As you might expect, this ain't your granddaddy's police procedural. With plenty of gore and a relentless pace, you'll find yourself compulsively moving on to the next chapter every time. And Godwin's got a phenomenal twist in store that I doubt you'll see coming.

Wednesday, March 9, 2011

Thar Be Stories!

First up is a scorcher from Jason Duke at Spinetingler Magazine, Less Than Living. A low-level scam artist whose self-loathing simply knows no bounds. Duke's use of repetition to create this character's bleak world is genius, and the ending is unexpected and devastating.

The new Dark Valentine Magazine is out. Paul D. Brazill's werewolf detective is back for a another fun, bizarre ride in La Fee Verte. In that same issue, Matthew C. Funk introduces the horrifying and heroic Swamp to New Orleans. Katherine Tomlinson has a tight, funny and twisted tale with Easter Dinner.

Over at Title Fights, Eric Beetner has a cool gangster-and-his-loser-cousin story with Pat.

Monday, March 7, 2011

The Nod at The NOT

I'm over at Michael Solender's blog, Not From Here, Are You?, with a micro piece, The Silent Type.

It features oddball character The Nod and his inability to interact with people.


Saturday, March 5, 2011


You can find the finalists here. From there you can join the Short Mystery Fiction Society and cast your vote. (Go to the "How to Cast Your Vote" link on the left side of the page.)

It's great to see the online community represented in every category (except the novelettes). In fact, the short-short category is all online!

I'm excited about this because I think a lot of the best, most vital crime writing is happening on the internet. Just read those five short-shorts--each one is a gem.

And a shout out to friends of the blog who made the cut, Jane Hammons, Jack Bates, and Michael Solender (who has two stories!). 

Wednesday, March 2, 2011


Dave White's got seven very satisfying Jackson Donne stories in his new collection from Needle Publishing.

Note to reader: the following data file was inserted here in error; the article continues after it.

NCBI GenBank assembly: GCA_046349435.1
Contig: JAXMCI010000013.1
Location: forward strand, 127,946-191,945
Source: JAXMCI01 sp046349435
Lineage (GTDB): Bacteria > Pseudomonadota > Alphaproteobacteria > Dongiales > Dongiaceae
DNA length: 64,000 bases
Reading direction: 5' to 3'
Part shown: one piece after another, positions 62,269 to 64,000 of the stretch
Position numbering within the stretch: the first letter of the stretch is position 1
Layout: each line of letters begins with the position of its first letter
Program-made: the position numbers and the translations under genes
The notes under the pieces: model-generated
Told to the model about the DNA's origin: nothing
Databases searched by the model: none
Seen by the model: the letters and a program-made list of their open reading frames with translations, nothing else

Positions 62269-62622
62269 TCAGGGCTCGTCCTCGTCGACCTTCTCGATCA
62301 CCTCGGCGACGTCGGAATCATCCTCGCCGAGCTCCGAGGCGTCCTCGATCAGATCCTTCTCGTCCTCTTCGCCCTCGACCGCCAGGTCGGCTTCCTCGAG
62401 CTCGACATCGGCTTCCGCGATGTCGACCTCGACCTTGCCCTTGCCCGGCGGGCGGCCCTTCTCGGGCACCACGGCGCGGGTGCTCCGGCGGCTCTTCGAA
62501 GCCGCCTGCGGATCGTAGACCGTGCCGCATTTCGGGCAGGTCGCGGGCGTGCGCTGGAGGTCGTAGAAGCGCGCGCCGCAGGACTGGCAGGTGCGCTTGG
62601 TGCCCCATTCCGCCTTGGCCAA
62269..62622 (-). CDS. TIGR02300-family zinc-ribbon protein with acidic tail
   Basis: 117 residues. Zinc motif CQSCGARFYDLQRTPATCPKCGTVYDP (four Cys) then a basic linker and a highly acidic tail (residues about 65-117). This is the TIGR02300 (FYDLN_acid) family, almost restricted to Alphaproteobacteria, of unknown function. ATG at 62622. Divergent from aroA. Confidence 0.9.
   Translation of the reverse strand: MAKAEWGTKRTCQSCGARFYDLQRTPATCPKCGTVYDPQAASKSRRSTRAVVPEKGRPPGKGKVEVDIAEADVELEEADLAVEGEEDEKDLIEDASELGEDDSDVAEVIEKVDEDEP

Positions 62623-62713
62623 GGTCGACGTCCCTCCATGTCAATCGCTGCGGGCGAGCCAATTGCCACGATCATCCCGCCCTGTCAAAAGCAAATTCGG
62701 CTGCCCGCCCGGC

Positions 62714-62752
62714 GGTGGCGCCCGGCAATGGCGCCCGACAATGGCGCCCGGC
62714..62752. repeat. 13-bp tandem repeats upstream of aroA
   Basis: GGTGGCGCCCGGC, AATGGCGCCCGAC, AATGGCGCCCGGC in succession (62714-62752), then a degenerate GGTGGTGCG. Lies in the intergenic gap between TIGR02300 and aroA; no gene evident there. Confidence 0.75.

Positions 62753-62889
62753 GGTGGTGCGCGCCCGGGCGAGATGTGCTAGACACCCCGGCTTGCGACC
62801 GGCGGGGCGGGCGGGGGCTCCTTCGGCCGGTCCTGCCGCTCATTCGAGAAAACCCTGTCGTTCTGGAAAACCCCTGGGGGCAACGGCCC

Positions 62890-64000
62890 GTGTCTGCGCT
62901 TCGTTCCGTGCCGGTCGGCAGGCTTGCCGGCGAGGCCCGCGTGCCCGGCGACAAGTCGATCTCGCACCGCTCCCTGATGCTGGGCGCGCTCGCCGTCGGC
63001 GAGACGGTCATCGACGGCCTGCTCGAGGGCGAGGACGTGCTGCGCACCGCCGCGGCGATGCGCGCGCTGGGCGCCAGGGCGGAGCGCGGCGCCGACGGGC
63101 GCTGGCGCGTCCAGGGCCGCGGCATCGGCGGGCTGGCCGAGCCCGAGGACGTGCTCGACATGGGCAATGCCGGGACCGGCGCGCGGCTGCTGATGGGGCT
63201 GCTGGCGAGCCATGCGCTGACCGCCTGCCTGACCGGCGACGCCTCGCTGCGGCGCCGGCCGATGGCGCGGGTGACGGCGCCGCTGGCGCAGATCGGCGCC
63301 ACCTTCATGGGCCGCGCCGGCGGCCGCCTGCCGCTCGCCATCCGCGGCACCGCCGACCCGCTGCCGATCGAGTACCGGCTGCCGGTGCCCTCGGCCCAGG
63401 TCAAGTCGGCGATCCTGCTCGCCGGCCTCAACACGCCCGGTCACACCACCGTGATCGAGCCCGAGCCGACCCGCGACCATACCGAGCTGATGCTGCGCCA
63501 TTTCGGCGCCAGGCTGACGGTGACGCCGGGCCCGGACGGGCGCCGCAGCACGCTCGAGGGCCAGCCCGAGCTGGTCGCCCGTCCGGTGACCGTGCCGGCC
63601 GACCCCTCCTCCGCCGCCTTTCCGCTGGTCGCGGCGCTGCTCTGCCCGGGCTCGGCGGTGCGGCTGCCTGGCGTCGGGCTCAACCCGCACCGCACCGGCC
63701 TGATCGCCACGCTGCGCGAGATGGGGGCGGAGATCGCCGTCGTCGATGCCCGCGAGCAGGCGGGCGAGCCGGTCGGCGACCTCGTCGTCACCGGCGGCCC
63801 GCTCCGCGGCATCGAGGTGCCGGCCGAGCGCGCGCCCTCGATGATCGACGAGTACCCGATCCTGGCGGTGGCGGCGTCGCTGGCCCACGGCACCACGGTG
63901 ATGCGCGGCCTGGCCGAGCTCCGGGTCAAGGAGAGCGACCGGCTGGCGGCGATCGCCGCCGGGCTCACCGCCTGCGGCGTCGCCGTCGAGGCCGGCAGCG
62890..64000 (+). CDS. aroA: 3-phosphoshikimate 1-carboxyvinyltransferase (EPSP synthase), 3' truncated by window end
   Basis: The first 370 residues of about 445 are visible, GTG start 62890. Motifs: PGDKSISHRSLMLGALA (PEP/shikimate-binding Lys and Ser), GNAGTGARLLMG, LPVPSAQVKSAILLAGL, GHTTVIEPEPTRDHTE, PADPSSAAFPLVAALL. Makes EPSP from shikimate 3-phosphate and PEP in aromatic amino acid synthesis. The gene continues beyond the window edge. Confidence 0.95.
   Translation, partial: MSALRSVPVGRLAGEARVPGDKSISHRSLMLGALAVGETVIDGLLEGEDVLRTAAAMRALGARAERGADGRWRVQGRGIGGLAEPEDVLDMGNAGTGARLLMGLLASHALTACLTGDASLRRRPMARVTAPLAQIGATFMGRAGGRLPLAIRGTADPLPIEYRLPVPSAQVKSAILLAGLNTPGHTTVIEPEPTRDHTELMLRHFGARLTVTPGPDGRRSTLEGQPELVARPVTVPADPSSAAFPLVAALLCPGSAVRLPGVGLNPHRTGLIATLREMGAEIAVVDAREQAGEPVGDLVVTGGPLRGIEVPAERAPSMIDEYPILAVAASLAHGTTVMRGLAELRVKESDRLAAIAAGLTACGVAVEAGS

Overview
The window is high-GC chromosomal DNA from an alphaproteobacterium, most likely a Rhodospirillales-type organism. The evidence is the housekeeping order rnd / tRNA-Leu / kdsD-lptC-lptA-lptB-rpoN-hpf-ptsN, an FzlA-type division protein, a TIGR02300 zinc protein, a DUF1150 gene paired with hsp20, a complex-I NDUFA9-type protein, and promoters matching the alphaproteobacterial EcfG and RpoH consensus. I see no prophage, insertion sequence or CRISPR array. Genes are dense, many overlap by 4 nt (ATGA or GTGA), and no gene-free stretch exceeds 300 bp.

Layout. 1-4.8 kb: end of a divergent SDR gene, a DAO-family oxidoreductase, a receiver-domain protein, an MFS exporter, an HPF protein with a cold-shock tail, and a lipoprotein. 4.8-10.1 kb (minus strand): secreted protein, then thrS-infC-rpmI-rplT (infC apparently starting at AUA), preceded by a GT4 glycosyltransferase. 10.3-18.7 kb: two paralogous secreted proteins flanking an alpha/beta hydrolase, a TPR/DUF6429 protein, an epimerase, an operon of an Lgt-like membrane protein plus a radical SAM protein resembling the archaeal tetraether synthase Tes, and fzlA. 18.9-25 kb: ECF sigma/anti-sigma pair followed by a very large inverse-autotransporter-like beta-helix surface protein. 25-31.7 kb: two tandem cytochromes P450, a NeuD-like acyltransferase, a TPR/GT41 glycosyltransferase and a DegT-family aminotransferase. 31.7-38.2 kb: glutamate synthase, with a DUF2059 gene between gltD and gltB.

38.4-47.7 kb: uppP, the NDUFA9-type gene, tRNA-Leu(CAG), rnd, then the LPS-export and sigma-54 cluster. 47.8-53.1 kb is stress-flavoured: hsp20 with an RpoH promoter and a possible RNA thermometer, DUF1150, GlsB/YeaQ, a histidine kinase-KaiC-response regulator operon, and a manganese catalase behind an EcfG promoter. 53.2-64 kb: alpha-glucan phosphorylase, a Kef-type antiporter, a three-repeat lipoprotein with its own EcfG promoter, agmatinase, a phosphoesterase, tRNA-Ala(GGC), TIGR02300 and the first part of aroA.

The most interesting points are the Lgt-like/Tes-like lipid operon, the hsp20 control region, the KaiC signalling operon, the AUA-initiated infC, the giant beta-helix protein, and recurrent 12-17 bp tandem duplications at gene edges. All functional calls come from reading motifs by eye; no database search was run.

White reminds me a lot of Robert B. Parker. Both have a gift for dialogue and write with effortless confidence. Both possess a strong sense of setting--White's New Jersey and Parker's Boston. Both have created a memorable, likable, and flawed private investigator. One significant difference between Spenser and Donne is that Donne is still figuring out how to be a PI, which lends itself to different and more realistic conflicts.

In a recent post at Paul Brazill's blog, White said he's more interested in the PI character than in whodunit puzzles. Instead, White constructs plots that force Donne to make difficult choices and split his loyalties. The results are natural, engaging plots that are driven by the characters.

We see Donne evolve in this collection, as the first five stories are in chronological order with the last two filling in Donne's backstory. In fact, this read more like a novel for me. Although there wasn't a single arc running through the stories, I was interested to find out would happen with Donne, which kept the pages turning.

Every story in here is rock solid. I think Closure is a good representation of White's work. In this story, Donne agrees to provide protection for a man who is trying to get information about his wife who died in 9-11. The case takes an unexpected turn and Donne is forced to act. This story won a Derringer and for good reason. It feels complete.